The First Meditation seems to be a massive deconstruction of the reader’s preconceptions and beliefs, from how much trust they place in the evidence of their senses – even to their belief in their own existence! I can see how Descartes (or anyone for that matter) would need an atmosphere of contemplative solitude to process the Meditations, since virtually any environmental distraction tends to spoil the altered state. Following along with the text can seem reductionist to the point of absurdity, until one moment perception shifts and your mind says, “Yes! I get it!”
We reach the point of cognitive singularity, the “Big Bang,” if you will, in the climax of the First Meditation: Descartes explains that our single irrefutable belief is that we exist – why? Because we think: Cogito, ergo sum.
What I found especially interesting it that unlike a mathematical or scientific proof, Descartes never draws on outside philosophy, or what is previously “known to be true” for basing his logic on – all must come from the pure innate intellect, not the knowledge gained over a lifetime of learning and the exercise of human free will. In fact, the idea of “free will” is how Descartes explains the presence of error and deception in the human condition. Since God is perfect, and would not knowingly deceive Man “some” of the time, the innate unspoiled “distilled” intellect is held to be “perfect” – always correct. Recently I read this interesting paraphrase of the “source of doubt” discussion in the Fourth Meditations:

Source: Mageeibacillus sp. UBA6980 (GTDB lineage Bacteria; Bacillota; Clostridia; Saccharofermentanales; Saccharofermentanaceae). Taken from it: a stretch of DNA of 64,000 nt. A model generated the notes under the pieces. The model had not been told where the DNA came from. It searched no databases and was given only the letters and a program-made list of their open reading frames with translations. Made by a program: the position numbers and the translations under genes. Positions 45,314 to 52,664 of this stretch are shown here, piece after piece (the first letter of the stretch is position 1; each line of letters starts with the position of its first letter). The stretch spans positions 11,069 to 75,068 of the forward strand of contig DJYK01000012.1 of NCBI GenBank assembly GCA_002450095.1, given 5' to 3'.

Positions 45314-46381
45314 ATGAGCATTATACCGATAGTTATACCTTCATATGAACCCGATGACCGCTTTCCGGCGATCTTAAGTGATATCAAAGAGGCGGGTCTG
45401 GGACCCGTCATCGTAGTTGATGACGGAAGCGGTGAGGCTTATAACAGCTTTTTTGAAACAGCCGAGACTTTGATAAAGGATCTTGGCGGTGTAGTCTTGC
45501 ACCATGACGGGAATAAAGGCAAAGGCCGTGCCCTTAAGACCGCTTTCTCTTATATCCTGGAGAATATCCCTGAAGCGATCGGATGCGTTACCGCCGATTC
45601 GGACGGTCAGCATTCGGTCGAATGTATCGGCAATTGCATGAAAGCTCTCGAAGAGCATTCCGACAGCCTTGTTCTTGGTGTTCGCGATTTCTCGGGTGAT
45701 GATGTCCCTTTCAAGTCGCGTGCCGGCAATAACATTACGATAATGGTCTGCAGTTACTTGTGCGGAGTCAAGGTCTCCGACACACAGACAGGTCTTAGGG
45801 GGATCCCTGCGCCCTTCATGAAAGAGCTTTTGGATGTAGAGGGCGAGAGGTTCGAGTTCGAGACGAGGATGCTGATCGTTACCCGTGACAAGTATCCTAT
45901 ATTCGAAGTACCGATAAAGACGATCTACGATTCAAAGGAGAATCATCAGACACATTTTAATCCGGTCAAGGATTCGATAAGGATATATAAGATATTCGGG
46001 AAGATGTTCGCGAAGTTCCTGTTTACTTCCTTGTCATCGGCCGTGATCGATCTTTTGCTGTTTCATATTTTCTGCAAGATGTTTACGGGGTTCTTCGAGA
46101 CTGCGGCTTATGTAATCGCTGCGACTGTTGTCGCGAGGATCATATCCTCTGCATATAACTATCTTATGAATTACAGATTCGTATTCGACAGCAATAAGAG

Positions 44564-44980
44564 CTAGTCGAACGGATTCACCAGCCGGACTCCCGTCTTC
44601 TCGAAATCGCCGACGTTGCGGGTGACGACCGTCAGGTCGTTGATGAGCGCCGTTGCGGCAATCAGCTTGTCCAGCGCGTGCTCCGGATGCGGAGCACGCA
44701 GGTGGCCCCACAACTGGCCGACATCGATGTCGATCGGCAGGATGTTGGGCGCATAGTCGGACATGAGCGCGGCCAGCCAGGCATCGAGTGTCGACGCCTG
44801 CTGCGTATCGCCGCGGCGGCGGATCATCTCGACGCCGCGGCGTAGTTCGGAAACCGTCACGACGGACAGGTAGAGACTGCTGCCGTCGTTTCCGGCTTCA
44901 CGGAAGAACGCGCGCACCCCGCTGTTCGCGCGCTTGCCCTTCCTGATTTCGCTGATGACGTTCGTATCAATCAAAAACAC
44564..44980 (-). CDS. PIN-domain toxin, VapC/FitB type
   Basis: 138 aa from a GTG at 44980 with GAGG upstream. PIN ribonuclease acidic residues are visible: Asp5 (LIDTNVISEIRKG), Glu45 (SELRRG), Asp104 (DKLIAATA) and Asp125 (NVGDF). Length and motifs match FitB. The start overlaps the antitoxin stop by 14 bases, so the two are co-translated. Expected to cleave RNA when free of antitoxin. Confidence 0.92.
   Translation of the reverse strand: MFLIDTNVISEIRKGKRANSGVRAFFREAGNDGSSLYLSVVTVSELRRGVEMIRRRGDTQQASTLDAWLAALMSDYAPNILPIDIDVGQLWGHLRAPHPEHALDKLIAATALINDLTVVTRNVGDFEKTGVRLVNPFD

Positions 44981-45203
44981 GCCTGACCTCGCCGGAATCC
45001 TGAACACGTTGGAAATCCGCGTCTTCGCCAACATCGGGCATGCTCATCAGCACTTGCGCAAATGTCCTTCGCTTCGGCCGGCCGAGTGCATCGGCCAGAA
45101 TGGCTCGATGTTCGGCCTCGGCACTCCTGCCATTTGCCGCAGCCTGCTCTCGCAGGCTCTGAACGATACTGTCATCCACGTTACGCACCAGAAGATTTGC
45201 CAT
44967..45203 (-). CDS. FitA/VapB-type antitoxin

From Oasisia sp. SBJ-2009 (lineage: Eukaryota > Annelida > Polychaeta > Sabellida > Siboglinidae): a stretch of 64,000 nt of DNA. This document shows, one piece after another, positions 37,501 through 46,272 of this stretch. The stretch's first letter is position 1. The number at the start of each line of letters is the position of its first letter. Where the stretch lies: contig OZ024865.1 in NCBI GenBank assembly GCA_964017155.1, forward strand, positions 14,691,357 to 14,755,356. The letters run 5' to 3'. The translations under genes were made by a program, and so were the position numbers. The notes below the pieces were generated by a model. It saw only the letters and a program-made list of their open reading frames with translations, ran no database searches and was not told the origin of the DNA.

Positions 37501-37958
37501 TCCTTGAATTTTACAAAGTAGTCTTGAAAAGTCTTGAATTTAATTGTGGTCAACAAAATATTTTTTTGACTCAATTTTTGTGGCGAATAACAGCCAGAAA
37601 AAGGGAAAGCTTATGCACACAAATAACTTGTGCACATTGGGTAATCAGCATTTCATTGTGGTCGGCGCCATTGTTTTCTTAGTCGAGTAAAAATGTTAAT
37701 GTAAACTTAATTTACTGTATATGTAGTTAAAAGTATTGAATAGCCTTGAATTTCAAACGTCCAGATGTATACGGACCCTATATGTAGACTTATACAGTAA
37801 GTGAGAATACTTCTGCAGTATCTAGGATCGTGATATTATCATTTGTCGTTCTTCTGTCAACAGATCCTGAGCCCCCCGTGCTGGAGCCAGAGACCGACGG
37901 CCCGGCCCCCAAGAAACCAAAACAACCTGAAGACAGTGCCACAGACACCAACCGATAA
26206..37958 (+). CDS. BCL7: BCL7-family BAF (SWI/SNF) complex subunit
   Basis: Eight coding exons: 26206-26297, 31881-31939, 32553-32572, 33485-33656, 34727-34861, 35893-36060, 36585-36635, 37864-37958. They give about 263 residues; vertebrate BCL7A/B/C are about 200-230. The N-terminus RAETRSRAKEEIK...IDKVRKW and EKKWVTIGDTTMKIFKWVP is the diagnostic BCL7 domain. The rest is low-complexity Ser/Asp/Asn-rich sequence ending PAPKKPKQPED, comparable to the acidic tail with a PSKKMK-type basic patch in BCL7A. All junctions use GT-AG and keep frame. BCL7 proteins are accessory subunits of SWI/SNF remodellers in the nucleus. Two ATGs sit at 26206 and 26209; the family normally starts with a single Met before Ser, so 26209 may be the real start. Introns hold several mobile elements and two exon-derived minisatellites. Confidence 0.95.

“Error is due to the concurrent operation of the will and the intellect. No error is found in the intellect. Error consists in the will, in its judgments, going beyond what the intellect clearly and distinctly perceives to be the case… [and] the way to avoid error is to refrain from judgment until our intellect sees the truth clearly and distinctly.” [from “Descartes’ Arguments for Universal Doubt and the ‘Cogito’ Argument” by Prof. David Banach, St. Anselm University (1999)]One part of Descartes’ Meditations I would like to know more about is his proof of the existence of God, and his explanation that God must exist because we, as imperfect beings, would otherwise be incapable of conceptualizing a perfect being unless there was a real causation of that idea (cognitive effect), therefore God exists. It seems a bit circular, but I’ll need to think through that Meditation some more!